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Cousins working together on our family owned farm with the aim of running a commercial modern farm producing high yielding, high standard crops while maximising wildlife diversity. Brian is said to be the farmer and conservationist, whereas Patrick is a conservationist and farmer. This mix has given a new direction for the farm, building upon the work that our fathers and grandfather has done to improve the overall success of the farm business. The farm has gone from strength to strength with the farm being recognised at a national level winning the coveted National FWAG’s Silver Lapwing Award for farming and conservation in 2009 and then Patrick and Brian were named Countryside Farmer of the Year by the Farmers Weekly in 2010.

Friday, 1 June 2012

House Martin

House Martin

Delichon urbica

House Martins are small birds with glossy blue-black upper parts and pure white under parts. They have a distinctive white rump with a forked tail (easily distinguished from Swallows as they lack the long tail streamers). Juveniles have a browner rump and have some white mottling in the nape.
Found throughout the UK, bar the Scottish Highlands. Some still nest on cliffs, which were their traditional sites of choice. Nowadays most House Martins can be found in villages and towns where they nest on buildings, often forming colonies.
Swallow and House martin (Flying) collecting nest material
by water of muddy pond.
A cup-shaped nest is built from mud and lined with feathers and grasses. All but the mud is collected on the wing.
1-3 clutches of white eggs (May-August)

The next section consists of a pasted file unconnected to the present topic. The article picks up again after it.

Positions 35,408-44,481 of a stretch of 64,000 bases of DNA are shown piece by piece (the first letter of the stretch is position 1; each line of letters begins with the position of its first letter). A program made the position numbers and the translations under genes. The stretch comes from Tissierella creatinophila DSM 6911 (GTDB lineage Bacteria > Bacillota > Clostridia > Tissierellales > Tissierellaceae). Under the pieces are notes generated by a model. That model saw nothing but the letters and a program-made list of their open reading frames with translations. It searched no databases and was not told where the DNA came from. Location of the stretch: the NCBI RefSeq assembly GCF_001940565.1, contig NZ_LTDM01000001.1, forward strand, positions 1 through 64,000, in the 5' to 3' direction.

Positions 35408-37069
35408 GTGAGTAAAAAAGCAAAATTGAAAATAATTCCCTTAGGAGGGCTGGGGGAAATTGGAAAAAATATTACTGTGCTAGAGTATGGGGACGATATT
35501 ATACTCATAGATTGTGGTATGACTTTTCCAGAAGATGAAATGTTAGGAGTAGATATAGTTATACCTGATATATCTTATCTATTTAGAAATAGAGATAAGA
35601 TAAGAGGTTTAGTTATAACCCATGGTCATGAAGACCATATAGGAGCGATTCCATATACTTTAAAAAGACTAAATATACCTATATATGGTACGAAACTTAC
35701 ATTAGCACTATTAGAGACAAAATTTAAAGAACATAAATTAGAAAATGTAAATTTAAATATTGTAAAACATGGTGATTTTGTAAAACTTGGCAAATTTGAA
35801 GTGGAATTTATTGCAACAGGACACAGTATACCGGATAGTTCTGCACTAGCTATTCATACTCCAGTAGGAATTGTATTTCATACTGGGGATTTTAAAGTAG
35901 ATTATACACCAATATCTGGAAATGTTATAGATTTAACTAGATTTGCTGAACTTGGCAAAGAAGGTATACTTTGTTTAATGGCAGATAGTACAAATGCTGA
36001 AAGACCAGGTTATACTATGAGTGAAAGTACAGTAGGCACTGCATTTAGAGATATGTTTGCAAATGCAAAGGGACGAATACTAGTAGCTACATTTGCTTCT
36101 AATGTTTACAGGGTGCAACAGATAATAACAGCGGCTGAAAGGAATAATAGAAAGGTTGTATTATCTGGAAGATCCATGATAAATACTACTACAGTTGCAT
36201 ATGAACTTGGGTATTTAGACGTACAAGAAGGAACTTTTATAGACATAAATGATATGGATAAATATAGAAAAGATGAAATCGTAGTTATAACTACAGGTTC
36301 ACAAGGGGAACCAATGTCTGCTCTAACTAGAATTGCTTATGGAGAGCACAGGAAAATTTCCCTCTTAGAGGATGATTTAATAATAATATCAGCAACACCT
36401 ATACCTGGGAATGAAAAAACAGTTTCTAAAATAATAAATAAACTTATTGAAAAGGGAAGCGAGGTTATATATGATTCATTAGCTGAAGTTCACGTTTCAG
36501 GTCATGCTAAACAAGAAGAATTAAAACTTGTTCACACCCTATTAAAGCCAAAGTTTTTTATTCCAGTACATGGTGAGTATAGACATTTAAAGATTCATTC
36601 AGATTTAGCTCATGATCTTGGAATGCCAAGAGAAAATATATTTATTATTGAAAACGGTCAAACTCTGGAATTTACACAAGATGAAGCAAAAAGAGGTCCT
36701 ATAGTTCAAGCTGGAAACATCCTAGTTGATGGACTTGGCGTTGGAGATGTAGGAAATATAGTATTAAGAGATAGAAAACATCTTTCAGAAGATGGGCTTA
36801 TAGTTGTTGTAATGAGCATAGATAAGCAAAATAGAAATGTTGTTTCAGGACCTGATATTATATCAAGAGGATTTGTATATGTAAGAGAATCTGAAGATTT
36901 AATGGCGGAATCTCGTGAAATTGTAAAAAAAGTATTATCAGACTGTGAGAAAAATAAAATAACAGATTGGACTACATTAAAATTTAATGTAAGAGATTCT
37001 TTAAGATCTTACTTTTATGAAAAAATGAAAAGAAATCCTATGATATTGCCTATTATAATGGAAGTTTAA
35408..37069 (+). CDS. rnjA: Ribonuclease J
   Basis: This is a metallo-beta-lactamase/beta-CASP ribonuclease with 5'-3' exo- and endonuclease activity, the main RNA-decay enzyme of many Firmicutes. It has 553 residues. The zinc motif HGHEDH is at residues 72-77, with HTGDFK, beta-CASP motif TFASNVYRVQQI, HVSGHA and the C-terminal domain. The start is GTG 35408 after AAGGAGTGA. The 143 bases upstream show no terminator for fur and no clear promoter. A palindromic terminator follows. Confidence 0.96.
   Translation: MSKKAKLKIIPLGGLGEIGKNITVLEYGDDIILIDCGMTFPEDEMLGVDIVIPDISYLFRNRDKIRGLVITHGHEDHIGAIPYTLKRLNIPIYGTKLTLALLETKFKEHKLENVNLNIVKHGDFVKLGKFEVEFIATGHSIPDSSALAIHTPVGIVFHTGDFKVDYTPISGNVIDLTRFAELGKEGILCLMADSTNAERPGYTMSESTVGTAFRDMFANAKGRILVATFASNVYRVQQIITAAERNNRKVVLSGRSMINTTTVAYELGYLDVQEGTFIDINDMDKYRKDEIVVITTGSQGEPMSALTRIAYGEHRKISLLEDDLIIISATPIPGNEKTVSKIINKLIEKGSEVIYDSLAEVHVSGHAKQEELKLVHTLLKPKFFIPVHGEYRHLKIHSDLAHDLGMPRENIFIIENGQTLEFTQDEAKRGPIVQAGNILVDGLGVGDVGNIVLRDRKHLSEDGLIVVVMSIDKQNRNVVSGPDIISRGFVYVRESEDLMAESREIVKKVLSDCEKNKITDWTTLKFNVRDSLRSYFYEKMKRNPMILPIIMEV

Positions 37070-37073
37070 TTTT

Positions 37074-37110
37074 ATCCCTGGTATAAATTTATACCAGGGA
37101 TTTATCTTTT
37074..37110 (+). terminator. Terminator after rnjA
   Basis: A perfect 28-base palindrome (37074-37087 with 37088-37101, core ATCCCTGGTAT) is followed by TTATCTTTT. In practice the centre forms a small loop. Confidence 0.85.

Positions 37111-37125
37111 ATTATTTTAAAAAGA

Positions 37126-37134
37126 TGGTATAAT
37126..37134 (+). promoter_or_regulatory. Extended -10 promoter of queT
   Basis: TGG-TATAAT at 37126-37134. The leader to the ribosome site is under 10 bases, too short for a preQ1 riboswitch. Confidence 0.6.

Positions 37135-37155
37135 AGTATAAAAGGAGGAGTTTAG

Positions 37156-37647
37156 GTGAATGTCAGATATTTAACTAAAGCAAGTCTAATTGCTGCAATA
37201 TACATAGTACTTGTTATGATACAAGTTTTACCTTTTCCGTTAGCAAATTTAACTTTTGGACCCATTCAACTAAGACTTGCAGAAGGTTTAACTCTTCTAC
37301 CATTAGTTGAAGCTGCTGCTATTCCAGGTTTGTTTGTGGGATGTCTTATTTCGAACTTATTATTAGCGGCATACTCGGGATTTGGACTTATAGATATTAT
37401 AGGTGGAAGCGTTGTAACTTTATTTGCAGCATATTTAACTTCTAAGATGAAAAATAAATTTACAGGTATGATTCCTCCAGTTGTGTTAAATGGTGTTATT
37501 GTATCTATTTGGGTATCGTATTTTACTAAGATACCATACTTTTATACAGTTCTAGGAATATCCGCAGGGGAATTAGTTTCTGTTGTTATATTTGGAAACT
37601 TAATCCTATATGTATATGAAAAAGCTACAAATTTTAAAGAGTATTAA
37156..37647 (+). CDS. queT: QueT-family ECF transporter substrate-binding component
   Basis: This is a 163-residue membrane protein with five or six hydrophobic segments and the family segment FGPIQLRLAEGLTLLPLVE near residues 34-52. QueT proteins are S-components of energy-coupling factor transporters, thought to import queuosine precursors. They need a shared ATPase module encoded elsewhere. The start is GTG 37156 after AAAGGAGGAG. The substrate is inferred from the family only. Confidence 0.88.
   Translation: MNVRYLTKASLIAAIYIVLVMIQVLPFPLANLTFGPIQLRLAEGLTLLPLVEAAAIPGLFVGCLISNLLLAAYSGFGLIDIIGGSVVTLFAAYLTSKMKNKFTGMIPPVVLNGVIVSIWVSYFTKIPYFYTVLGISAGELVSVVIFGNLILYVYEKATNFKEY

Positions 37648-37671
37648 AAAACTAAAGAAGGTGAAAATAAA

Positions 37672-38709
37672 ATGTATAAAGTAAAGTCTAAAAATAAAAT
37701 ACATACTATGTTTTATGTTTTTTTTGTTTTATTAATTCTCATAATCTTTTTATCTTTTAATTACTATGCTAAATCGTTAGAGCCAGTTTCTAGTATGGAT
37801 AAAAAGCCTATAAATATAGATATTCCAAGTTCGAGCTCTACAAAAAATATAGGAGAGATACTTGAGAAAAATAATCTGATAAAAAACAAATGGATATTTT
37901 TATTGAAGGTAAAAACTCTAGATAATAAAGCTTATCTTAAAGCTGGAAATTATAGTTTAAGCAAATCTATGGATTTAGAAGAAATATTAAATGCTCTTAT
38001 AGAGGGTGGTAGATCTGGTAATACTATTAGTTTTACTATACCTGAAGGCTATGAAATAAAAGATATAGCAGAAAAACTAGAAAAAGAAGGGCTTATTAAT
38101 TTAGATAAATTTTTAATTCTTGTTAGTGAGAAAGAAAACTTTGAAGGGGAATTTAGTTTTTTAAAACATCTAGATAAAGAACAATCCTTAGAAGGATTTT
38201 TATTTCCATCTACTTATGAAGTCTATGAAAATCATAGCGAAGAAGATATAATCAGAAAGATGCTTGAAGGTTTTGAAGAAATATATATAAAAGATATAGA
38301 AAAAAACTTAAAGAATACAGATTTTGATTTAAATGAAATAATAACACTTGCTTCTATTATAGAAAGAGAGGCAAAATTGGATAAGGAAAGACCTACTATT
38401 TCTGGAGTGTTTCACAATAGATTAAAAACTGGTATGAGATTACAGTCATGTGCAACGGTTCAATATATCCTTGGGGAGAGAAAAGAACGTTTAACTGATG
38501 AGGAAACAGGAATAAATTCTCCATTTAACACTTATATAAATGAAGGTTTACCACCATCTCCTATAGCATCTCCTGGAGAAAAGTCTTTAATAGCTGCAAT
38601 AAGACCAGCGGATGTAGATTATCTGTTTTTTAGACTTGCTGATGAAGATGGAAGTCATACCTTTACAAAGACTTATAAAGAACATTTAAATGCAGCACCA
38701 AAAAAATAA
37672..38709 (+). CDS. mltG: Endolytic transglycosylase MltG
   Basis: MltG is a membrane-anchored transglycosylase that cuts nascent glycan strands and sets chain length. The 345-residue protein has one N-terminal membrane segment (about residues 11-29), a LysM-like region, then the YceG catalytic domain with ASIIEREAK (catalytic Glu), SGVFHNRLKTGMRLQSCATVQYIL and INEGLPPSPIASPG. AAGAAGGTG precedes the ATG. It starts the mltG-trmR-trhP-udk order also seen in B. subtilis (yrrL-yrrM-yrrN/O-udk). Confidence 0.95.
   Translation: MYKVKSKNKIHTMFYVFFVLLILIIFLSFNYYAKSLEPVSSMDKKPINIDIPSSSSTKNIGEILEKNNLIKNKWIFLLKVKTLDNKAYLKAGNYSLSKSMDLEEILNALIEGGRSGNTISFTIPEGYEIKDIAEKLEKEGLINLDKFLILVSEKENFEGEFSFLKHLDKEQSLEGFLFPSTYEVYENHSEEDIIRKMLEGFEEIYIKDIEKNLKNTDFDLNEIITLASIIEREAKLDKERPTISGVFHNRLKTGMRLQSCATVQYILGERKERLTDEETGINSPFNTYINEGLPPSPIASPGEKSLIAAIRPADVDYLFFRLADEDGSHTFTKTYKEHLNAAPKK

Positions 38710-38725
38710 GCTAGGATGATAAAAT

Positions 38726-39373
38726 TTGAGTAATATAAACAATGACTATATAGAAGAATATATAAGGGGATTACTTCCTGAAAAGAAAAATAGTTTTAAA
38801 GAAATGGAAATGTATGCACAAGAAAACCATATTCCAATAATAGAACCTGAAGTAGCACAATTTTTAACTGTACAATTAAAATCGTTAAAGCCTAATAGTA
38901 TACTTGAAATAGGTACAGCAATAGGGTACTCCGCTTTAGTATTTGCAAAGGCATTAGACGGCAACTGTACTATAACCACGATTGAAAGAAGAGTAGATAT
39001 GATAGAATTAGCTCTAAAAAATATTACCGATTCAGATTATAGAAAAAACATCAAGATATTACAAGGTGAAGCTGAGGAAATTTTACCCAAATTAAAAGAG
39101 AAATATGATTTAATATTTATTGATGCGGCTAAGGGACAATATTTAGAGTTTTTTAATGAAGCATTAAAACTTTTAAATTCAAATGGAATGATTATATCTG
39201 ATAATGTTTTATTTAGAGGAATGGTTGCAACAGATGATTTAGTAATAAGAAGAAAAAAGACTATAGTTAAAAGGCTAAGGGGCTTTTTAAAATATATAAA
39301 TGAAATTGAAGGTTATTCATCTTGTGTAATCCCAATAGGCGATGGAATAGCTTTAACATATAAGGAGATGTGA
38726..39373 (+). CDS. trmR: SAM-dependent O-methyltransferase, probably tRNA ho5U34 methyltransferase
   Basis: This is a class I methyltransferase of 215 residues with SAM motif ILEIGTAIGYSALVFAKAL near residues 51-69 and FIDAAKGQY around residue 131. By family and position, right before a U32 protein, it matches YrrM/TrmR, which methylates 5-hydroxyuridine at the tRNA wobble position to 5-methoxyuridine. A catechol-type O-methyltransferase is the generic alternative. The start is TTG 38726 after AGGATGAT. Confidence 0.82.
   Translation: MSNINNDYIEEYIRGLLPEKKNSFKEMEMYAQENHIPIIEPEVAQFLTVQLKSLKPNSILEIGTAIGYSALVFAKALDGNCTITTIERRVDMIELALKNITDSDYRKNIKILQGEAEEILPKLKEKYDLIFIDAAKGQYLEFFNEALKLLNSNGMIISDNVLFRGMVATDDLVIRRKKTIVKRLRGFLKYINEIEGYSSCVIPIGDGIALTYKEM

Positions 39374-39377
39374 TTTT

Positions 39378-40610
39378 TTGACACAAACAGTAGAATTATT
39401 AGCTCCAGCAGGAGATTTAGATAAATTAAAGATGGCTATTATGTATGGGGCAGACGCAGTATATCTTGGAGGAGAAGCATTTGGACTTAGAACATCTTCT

Insects including flies and aphids
A soft twittering song
Extremely sociable, House Martins will help out other parents by calling chicks out from the nest when it is time for them to fend for themselves. Fledglings are fed by parents in midair.
BTO Statistics
Overall numbers are still high but House Martins are now amber rated due to recent moderate declines.
After spending the winter in Africa, they return to the UK in the Spring and most will return to a previous nesting site. They breed in colonies that usually include five nests but can increase to tens and even hundreds of nests. Lack of mud can be a problem (particularly in dry summers) but House Martins will readily use man-made nest boxes. Both parents build the nest, incubate the eggs and feed the young. Eggs are incubated for 15 days and chicks hatch 22-32 days after hatching.
Most feeding is done on the wing. House Martins fly higher than Swallows to catch their prey, but the insects are generally smaller.

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